Book review: “Harold Washington and the Civil Rights Legacy” by Christopher Chandler

Christopher Chandler, a former journalist at the Chicago Sun-Times and WBBM-TV (Channel 2), was an important press aide for Harold Washington. He organized news conferences, planned media strategy and dealt directly with reporters and editors during Washington’s 1983 campaign to become Chicago’s first black mayor and then during the initial two years of his tenure on the fifth floor of City Hall. Yet, in his memoir Harold Washington and the Civil Rights Legacy, Chandler writes, “I only had one serious conversation about politics with Harold Washington. Following a news conference on the Southeast Side, as the two men waited for their ride back downtown, Washington asked Chandler who his favorite politician was. “Bobby Kennedy.” Washington was surprised. “I never understood the Kennedys,” he said. As for his own favorite politician, Washington named Paul Robeson, the athlete, singer, actor and political activist who, as it happened, was one of the heroes of Chandler’s mother.   Progressive Chandler, a white man, came from the sort of mid-20th century American family that described itself as progressive. His father, a clergyman, and the rest of his relatives were committed to the cause of civil rights. So committed, in fact, that, in April, 1968, his […]
November 2, 2014

Book review: “Tried by War: Abraham Lincoln as Commander in Chief” by James McPherson

In July, 1864, Gen. Jubal Early and his 15,000 Confederate troops were again raiding the North and threatening the federal capital of Washington, D.C. It was a maneuver aimed at forcing Gen. U.S. Grant to weaken his siege of the Southern capital of Richmond by rushing soldiers north. Grant sent some surplus troops, enough to block Early but only that. Abraham Lincoln asked him for more — not just to better protect Washington but even more to attempt to trap and “destroy the enemy’s force.” Grant complied. As the new units arrived, they immediately began skirmishing with Early’s men near Fort Stevens, north of the city, and Lincoln went to watch. The six-foot-four-inch president wearing his top hat made a large target as he peered over the parapet at enemy sharpshooters. As John Hay recorded the incident, “A soldier roughly ordered him to get down or he would have his head knocked off.” Tradition has it that the soldier was Capt. Oliver Wendell Holmes Jr., a future U.S. Supreme Court Justice. And what he said was: “Get down, you fool!” In Tried by War: Abraham Lincoln as Commander in Chief, James McPherson, one of the premier Civil War historians of […]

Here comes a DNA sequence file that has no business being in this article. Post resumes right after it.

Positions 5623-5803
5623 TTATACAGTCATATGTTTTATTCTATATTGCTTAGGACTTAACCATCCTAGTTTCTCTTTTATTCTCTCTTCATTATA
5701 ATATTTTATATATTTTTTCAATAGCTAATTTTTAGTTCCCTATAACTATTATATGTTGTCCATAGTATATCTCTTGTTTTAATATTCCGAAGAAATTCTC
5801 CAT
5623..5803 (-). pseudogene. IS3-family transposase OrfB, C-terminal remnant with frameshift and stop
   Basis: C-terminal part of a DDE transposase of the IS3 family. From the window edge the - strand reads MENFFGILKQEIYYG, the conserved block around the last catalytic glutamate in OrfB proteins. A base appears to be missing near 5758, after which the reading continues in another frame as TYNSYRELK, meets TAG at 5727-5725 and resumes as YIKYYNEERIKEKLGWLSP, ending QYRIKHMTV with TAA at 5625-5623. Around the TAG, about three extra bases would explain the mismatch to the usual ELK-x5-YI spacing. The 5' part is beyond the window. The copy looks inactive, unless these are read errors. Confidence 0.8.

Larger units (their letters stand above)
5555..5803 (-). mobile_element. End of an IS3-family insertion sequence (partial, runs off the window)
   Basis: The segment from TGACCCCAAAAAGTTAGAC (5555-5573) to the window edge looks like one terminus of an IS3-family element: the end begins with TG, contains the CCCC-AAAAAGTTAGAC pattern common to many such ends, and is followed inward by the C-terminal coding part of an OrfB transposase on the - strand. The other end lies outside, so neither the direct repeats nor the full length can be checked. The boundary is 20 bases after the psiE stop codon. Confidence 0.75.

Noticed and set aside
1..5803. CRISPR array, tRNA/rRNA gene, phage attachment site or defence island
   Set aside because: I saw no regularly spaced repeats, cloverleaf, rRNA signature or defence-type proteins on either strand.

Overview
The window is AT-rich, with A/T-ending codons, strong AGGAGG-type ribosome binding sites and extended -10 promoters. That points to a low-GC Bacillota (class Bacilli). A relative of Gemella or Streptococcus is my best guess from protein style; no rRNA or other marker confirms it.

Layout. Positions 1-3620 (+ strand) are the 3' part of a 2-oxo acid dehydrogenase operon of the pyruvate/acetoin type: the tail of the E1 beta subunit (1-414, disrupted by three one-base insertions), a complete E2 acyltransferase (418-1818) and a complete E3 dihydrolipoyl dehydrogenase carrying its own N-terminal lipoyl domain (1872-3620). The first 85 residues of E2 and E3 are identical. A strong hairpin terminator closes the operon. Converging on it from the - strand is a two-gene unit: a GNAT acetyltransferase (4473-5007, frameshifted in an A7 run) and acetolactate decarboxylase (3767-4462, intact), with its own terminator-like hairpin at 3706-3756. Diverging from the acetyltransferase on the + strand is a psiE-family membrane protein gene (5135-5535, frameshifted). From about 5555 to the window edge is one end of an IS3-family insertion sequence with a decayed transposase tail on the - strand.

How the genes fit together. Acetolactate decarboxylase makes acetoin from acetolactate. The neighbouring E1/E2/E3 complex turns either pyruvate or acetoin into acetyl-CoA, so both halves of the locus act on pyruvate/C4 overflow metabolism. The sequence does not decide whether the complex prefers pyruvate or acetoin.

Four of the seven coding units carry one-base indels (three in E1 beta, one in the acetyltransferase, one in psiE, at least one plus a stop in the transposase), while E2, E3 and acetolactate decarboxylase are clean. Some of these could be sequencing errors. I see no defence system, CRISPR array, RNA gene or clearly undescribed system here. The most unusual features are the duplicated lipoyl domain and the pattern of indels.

November 1, 2014

Voting for wonder

I vote for wonder. Amid the mudslinging of political campaigns, despite the reports of all that is going wrong across the world, I vote for joy and amazement at the richness of life. Many days, I see the sunshine strike the red bricks of the apartment building across the street, and it fills my day with beauty.  I am astonished at how green the grass is in my back yard after a rain. And I am touched by people.  Like the woman who, today, reached out to help an elderly man with a walker get off a bus.  Or the cop — I saw the TV report, and you probably did, too — who gave brand new boots to a homeless man. Yes, I know there is much hardship in the world.  I know there are people whose lives are disrupted by wars and epidemics and terror.  I know there are people who live with very little to eat.  I know there are fears of drought and violence, dread of oppression and plague. I don’t ignore these realities.  I recognize the need to face them and solve them to whatever extent is possible. But I will not let the evils […]